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Why Oil Analysis


Much like the human body, machines need regular inspections to ensure that they are running properly. The best way for companies to check on the health of their equipment is through oil analysis. In the simplest sense, oil analysis, is a laboratory's breakdown of a lubricant's properties, contaminants, and wear debris. A technician or operator collects oil samples from their machines, sends the samples off to a laboratory, and then the lab compares the sample to previous samples. What results is meaningful information about the oil and equipment.


This oil breakdown allows for equipment operators to find defects in their equipment that would not be found through other sensory detection methods while the machine is in normal operating conditions. With this knowledge, operators can make the necessary adjustments to keep their equipment running at peak performance and plan for maintenance in advance.


There are three major reasons to take up an oil analysis program:

1) To predict impending machine failure more accurately

2) To diagnose past failures

3) To know when an oil change is necessary


To Predict Impending Machine Failure


Just like the human body, a machine can still run once a "failure" has occurred. But without proper treatment and diagnosis, it becomes only a matter of time before the machine fails entirely. As the machine's health begins to decline and it progresses down the PF Curve the cost of repair only becomes more expensive.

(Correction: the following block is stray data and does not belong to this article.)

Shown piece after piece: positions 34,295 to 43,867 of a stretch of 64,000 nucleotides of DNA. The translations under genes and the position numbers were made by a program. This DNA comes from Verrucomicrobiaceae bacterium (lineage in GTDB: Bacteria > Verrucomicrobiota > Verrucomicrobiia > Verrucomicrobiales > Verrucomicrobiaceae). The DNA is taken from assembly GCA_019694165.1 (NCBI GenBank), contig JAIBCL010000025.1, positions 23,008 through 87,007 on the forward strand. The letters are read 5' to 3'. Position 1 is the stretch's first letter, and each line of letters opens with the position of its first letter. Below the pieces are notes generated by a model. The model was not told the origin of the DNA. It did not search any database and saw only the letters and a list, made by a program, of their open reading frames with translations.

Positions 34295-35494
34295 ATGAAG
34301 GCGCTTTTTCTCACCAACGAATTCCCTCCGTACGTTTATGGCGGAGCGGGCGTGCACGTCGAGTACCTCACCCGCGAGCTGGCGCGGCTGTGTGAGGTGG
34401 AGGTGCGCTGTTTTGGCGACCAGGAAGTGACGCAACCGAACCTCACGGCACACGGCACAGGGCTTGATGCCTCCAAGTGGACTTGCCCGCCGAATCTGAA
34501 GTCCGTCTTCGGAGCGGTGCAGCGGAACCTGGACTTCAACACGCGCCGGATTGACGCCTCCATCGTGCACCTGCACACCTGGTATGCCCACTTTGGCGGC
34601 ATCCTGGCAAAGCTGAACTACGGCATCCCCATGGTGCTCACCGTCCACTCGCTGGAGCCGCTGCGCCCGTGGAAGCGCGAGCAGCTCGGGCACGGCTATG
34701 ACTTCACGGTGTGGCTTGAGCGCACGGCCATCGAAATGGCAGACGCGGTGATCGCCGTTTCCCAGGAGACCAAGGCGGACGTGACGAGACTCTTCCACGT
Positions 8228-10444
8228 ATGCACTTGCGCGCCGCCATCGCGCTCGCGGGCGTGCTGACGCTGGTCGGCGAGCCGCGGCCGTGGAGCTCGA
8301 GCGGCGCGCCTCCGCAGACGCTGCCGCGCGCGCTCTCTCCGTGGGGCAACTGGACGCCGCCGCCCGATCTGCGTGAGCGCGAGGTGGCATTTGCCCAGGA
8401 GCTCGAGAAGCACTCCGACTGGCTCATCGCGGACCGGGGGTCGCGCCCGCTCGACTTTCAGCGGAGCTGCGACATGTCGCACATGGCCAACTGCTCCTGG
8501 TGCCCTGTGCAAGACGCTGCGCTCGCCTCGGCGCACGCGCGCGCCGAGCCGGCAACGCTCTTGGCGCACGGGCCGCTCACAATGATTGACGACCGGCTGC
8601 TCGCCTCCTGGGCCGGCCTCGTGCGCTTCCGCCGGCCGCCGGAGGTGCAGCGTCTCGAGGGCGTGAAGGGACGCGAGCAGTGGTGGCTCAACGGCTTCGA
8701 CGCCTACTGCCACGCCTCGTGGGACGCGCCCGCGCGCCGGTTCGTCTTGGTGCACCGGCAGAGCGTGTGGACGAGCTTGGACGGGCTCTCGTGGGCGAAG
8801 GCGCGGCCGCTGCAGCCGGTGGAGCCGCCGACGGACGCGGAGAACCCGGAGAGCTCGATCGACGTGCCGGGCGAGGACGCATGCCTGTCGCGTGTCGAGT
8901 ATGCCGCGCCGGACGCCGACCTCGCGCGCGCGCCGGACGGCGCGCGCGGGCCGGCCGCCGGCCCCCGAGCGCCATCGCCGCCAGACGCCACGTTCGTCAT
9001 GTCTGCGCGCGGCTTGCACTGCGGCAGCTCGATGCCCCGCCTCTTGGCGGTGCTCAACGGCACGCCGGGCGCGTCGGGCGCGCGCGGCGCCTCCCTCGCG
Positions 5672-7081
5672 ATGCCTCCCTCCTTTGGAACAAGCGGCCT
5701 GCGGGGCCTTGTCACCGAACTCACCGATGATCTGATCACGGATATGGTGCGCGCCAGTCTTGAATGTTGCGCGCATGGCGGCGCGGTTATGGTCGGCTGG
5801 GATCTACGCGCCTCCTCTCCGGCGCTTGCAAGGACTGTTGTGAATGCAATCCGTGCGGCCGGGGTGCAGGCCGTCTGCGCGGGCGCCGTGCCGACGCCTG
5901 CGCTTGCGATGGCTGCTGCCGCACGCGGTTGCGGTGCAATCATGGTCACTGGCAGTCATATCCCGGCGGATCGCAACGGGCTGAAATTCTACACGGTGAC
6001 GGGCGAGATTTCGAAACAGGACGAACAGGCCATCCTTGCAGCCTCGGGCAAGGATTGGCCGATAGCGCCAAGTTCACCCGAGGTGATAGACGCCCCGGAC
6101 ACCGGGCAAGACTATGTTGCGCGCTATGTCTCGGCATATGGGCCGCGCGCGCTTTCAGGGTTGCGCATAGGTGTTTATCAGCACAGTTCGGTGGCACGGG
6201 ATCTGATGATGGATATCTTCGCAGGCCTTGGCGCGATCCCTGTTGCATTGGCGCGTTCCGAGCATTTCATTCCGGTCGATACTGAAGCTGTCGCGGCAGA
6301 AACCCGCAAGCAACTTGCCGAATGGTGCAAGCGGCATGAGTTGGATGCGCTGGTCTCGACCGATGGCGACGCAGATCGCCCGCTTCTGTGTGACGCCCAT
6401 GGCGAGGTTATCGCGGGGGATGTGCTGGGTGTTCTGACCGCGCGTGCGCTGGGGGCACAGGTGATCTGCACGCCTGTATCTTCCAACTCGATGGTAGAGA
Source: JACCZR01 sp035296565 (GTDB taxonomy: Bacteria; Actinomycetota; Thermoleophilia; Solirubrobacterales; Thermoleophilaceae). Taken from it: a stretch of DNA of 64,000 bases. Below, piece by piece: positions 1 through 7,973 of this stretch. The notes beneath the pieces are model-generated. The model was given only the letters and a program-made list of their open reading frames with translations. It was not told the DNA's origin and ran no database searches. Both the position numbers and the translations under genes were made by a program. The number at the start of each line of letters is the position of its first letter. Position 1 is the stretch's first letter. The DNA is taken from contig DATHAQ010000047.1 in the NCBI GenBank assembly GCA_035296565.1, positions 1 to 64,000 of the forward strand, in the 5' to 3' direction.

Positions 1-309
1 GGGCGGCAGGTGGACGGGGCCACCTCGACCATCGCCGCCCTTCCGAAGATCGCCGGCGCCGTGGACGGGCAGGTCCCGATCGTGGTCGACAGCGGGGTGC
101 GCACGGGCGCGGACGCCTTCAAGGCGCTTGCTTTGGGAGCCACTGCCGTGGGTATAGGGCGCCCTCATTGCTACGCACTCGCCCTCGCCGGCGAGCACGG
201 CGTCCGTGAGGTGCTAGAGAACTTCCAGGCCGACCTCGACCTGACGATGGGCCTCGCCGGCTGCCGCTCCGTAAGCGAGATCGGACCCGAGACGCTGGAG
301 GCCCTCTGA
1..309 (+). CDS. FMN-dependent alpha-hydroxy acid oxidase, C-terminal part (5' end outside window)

PF Curve


An advanced oil analysis program can sample and analyze suspended particles in the oil and then reveal specific individual component wear early in the deterioration phase. This early detection allows for the necessary individual parts to be obtained and the infect component fixed before a major failure occurs.


With an oil analysis program you become proactive in monitoring your equipment's health instead of only reacting to major problems. Being proactive in determining lubrication problems is much less expensive than allowing excessive friction to ruin a piece of equipment.



To Diagnose Past Failures


Much like the results of an autopsy on an uncertain death, a detailed oil analysis report can provide clarification on what components failed. Knowing what the wear particles are made of, where they came from, and how severe they are can give operators and technicians an exact cause of a machine's death.


Typically when a machine fails all evidence of the failure is destroyed along with the component. The absence of good evidence is what can lead to poor and costly decisions, like the implementation of preventative maintenance procedures that don't address the root problem. Fortunately, the evidence of component failure can still be found in lubrication even after the failure event has occurred. This evidence lets you know if the event was/is addressable or if it was random


To Know When an Oil Change is Necessary


Much like an annual checkup, a proper oil analysis will give you a detailed breakdown of your oil's performance. Accurate sample data allows many equipment operators to achieve condition based versus time-based oil changes. This maximizes uptime without compromising equipment health.


Regular oil analysis and reliable sampling of all major systems allows for critical decision planning of useful remaining life for each component and machine. With oil analysis, you'll know when to repair, when to overhaul, and when to keep or replace a machine regardless of service hours. In the end, this will save downtime and resources to restore the equipment.


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